Mr. O'Sullivan is executive editor of Radio Free Europe-Radio Liberty in Prague, and a former special adviser to Prime Minister Margaret Thatcher. His book, "The President, the Pope, and the Prime Minister" (Regnery), has just been published in paperback.
CANÇÃO DE NATAL - G.K.CHESTERTON
His hair was like a fire.
But here the world's desire.)
His hair was like a crown,
And all the stars looked down.
G.K. Chesterton (Robert, Cyril - Mary Immaculate: God's Mother and Mine, 1946)
sábado, dezembro 20, 2008
QUE FITA VAI HOJE? - PRATICAMENTE NENHUMA
quarta-feira, dezembro 17, 2008
'If you can stand the loss, leave SA'
17 December 2008, 12:09
"One of South Africa's most celebrated writers has issued a damning attack on the South African political order for failing the country's citizens. Breyten Breytenbach, the poet, writer and anti-apartheid activist, has written a scathing article titled Mandela's Smile: notes on South Africa's failed revolution, in the latest edition of the US magazine, Harpers. Breytenbach now divides his time between New York, where he teaches creative writing at New York University, and the Goree Institute in Senegal.A reviewer of the article said that Breytenbach cites "the relentless, mindless violence, nepotism and corruption that prevail here as sources both of South Africa's shame and of Breytenbach's incendiary call to quit the country".In a subsequent radio interview, Breytenbach charged: "Critical institutions have practically imploded under our national health system, to some extent our educational system, certainly our security system. It is claimed that even under apartheid more houses were built for the poor than has been built by the new government."He said that could be explained, in part at least, because of the "very difficult national conditions" in which the ANC took power."But a lot of it must be brought to the door of responsibility of those in power within the ANC. There's been a very rapid promotion and enrichment, quite obscenely so, of a small number of senior cadres."He said the transition to democracy could be rightly described as a "boardroom revolution", to the exclusion of the poor. "It's a very intelligent and I suppose natural way for the very rich international enterprises in South Africa to obtain credibility by co-opting black faces or brown faces or Indian faces and paying them extraordinary amounts of money to do so," he told Democracy Now.Breytenbach was appalled by South Africa's crime rate."The situation is that we have an average of 55 murders a day. "We probably have something like 150 women being raped. We have, in vast parts of the country in urban areas, what are in effect being considered as war zones. With organised hijacking, with police repression."The Harper's article is accessible to subscribers only, but news reports on the internet quote Breytenbach suggesting: "If a young South African were to ask me whether he or she should stay or leave, my bitter advice would be to go. For the foreseeable future now, if you want to live your life to the full, and with some satisfaction and usefulness, and you can stand the loss - then go!"Breytenbach was born in Bonnievale, about 180km outside of Cape Town, and his work includes the book, The True Confessions of an Albino Terrorist, in which he describes aspects of his imprisonment by the apartheid state. "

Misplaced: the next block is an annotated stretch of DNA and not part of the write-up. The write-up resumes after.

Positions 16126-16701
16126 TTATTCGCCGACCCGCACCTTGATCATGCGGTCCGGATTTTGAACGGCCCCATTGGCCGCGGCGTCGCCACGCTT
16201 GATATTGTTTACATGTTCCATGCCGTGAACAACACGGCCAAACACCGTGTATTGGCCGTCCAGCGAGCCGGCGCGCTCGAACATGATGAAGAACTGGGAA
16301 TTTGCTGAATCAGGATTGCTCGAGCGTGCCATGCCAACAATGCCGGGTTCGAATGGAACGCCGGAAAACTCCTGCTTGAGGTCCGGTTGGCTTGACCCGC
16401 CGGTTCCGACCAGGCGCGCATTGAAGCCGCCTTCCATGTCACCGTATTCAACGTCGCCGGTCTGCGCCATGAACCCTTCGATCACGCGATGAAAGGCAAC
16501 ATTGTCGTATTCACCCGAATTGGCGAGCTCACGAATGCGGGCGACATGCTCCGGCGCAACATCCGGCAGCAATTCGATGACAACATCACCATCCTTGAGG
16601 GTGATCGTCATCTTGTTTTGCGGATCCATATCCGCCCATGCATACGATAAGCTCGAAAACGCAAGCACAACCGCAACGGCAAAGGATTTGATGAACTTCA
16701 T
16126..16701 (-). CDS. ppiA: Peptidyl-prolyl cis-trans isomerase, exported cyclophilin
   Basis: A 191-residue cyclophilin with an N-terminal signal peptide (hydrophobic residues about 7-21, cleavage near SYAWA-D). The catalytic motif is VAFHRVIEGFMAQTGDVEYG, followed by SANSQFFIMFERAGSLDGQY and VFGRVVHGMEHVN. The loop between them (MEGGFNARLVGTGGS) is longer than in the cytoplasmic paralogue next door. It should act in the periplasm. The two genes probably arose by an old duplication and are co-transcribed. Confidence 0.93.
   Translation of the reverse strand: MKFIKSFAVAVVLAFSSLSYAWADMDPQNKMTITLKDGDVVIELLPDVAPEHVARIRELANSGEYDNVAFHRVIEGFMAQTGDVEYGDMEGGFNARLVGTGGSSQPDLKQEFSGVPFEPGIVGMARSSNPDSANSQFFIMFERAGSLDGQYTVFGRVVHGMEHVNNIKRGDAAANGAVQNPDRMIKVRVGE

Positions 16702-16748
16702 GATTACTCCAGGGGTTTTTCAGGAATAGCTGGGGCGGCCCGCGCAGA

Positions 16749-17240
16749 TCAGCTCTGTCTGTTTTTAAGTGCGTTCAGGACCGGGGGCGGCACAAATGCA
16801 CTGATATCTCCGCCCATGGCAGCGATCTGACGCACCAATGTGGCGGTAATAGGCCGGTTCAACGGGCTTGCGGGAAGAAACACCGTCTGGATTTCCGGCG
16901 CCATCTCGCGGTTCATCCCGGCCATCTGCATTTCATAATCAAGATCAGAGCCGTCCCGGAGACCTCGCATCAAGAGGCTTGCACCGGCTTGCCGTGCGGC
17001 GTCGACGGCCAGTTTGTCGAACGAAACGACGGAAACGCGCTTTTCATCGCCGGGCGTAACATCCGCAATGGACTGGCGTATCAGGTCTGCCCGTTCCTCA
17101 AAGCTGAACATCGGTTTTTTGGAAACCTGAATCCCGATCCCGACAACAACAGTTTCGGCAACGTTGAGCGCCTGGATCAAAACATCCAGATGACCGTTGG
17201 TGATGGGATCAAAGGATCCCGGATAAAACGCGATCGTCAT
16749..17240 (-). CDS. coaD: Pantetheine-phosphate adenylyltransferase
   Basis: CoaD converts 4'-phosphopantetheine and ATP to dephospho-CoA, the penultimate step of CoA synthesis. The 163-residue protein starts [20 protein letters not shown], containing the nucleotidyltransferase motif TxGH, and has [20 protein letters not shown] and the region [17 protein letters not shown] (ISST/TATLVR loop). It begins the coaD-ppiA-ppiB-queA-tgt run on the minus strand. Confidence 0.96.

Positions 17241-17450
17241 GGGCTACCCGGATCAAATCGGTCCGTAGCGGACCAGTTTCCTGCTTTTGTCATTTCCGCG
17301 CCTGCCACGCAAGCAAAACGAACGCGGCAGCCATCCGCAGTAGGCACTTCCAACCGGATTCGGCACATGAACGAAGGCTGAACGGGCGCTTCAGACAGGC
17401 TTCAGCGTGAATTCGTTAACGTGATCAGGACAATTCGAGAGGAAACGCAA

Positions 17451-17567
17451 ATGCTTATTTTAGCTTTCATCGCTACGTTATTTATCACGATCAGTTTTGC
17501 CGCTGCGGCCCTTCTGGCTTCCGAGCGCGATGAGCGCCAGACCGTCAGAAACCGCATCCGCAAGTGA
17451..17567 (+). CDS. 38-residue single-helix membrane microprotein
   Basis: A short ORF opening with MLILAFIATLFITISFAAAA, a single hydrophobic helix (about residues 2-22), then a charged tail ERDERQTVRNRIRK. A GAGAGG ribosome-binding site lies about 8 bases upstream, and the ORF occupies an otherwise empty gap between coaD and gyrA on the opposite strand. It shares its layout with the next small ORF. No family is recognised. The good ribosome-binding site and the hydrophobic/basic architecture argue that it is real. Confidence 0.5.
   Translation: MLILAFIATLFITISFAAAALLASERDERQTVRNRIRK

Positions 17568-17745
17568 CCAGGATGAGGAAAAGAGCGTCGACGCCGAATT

segunda-feira, dezembro 15, 2008
MILTON ON SHAKESPEARE
An Epitaph on the Admirable Dramatic Poet W. Shakespeare
What needs my Shakespeare for his honored bones
domingo, dezembro 14, 2008
PASSEIO DE DOMINGO - ANGOLA, FOZ DO CUANZA
Uma, quase imperdoável:a propósito da batalha do Cuíto, em 1993-1994, eu escrevi que foi uma espécie de "mini-Leninegrado"! É claro, e um amigo chamou-me a atenção, que é "mini-Estalinegrado"!
Já está corrigida - esta e outras de menor gravidade - para a segunda edição, que vai sair dentro de dias. Quer no meu livro de "Introdução à Política", quer na Tese de Doutoramento, tenho muitas páginas sobre esta batalha decisiva da Segunda Guerra. Mas imagino o gozo ressabiado de alguns "amigos" , dos que à falta de outras actividades se entretêm pacientemente a procurar e explorar estes erros que nós, os que fazemos coisas - escrevemos, publicamos, ensinamos, estamos na linha da frente das causas que são comuns - acabamos por dar de vez em quando.
sábado, dezembro 06, 2008
O HOMEM QUE ERA QUINTA-FEIRA
(James Scott, London Review of Books, 9 de Outubro de 2008, recensão do livro Empires of Intelligence, de Martin Thomas)
QUE FITA VAI HOJE? - SÁBADO Á NOITE
terça-feira, dezembro 02, 2008
GEORGE SCHULTZ ELOGIA HILLARY CLINTON
Shultz's major concern is not with her abilities or positions, but rather the dynamic between the two former nemeses. "The key is her relationship with the president. That has to be close," he says. "It has to be very clear that they're close, and it has to be clear to all the people she's dealing with that there is no daylight between her and the president, otherwise the whole thing falls down."
Shultz downplays the importance of major policy differences between Obama and Clinton. "It always seems to me that your first criterion has to be high competence," he says. "And obviously you want someone who is, philosophically and politically, reasonably in tune with you. But when you sacrifice the former for the latter, you get in trouble."
He also thinks that Obama is a strong enough leader to set the policy agenda for his administration. "In the end, he's the one who will have to decide," Shultz says. "And she's the one who has to recognize that he's the one who got elected. When you win an election, that's what happens."